[EDITORIALS]Present concrete goals

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[EDITORIALS]Present concrete goals

This year is the 10th anniversary of the financial crisis of the late 1990s. Eight years have passed since the announcement of ending the foreign exchange crisis but our economy show no signs of recovery.
Before the financial crisis, the annual growth rate was 8 percent. The figure now hovers at 4 percent, below the potential growth rate. Investment increased by two digits each year before the crisis. But since 2000, investment has increased by less than 3 percent annually.
Our economy used to be the world’s 11th largest in terms of gross domestic product but fell to 12th as emerging economies such as China (6th), India (10th) and Brazil (11th) surpassed us.
Our gross domestic product per capita ranks 29th, remaining at the level of what the Group of Seven countries used to have 36 years ago. An entire decade has been lost since the foreign exchange crisis.
The International Monetary Fund warned us that if our political, economic and social systems failed to be improved and conflict among different sectors and different classes worsened, our growth rate would fall to the 2 percent level in ten years.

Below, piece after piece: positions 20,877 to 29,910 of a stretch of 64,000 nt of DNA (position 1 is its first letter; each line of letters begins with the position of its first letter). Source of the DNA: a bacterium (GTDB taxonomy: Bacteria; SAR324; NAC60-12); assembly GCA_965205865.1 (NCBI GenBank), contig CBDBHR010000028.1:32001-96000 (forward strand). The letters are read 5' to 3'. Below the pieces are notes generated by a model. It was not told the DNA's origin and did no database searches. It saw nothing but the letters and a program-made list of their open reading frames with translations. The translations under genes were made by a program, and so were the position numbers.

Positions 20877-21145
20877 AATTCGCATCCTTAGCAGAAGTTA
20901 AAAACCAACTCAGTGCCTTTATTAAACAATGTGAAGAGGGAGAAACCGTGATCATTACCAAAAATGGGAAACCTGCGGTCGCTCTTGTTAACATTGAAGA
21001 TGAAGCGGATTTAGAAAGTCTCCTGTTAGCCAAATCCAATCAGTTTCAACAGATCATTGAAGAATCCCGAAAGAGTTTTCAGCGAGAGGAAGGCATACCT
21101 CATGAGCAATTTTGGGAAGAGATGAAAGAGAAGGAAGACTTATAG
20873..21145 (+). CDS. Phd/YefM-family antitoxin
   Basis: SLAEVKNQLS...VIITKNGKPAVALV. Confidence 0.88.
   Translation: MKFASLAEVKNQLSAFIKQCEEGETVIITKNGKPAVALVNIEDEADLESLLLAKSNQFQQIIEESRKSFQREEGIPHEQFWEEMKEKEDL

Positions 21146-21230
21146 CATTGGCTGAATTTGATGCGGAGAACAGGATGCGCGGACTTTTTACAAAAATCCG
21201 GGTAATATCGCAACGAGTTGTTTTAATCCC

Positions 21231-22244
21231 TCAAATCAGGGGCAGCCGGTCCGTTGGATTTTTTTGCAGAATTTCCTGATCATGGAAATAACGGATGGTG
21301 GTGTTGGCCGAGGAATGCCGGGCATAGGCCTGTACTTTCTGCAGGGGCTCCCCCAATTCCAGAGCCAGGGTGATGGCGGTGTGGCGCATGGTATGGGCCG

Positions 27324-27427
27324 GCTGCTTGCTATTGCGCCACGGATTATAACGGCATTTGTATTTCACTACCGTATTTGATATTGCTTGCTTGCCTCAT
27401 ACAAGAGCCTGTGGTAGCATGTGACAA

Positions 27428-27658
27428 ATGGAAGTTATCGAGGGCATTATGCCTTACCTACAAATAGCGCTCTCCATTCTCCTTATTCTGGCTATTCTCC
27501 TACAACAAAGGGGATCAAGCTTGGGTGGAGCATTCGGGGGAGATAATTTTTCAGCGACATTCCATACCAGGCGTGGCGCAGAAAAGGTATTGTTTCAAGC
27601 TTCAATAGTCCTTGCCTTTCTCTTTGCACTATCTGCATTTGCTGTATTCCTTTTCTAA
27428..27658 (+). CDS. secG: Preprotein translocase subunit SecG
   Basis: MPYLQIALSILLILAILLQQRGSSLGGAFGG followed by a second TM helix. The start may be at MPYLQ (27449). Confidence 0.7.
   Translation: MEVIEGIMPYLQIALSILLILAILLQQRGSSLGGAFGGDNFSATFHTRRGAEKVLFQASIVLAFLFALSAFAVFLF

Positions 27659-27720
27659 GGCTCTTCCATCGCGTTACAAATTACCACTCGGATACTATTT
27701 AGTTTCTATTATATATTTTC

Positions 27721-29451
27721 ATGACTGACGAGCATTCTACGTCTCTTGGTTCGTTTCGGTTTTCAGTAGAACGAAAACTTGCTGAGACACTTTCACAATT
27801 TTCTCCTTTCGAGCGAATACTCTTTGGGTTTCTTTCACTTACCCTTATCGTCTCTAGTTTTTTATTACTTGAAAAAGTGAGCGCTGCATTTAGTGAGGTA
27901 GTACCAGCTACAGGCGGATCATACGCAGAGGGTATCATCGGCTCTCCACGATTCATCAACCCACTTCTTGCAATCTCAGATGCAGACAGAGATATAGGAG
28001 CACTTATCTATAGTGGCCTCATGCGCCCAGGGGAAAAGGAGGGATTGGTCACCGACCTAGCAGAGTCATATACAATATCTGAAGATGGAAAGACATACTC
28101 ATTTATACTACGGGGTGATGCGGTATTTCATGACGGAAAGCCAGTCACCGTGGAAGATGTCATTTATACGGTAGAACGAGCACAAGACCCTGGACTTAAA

As competition becomes more and more fierce because of globalization, if we do not advance, we can’t stay where we are either. Developing countries chase us at an alarming pace so we will be surpassed. If our economy does not make a leap forward, it can no longer stay still.
The only solution is for people to work together to make our country an advanced one. A realistic and feasible target is to join the group of ten countries. Once we become one of the ten richest countries in the world, we will not be surpassed easily by developing countries and will have a better chance to chase the group of seven countries.
The target of joining the group of seven, which the Samsung Economic Research Institute and the JoongAng Ilbo’s economic institute jointly presented, is both realistic and urgent. It is feasible so we should not fail to achieve the goal.
We hope that the presidential hopefuls will present concrete goals to become one of the group of ten countries and exact timelines to achieve that goal, instead of saying vague plans such as they will make our country an advanced one or show a rosy picture for the future.
The candidates should present detailed and concrete plans on how to pursue and achieve this goal before they get their final evaluation by the people.
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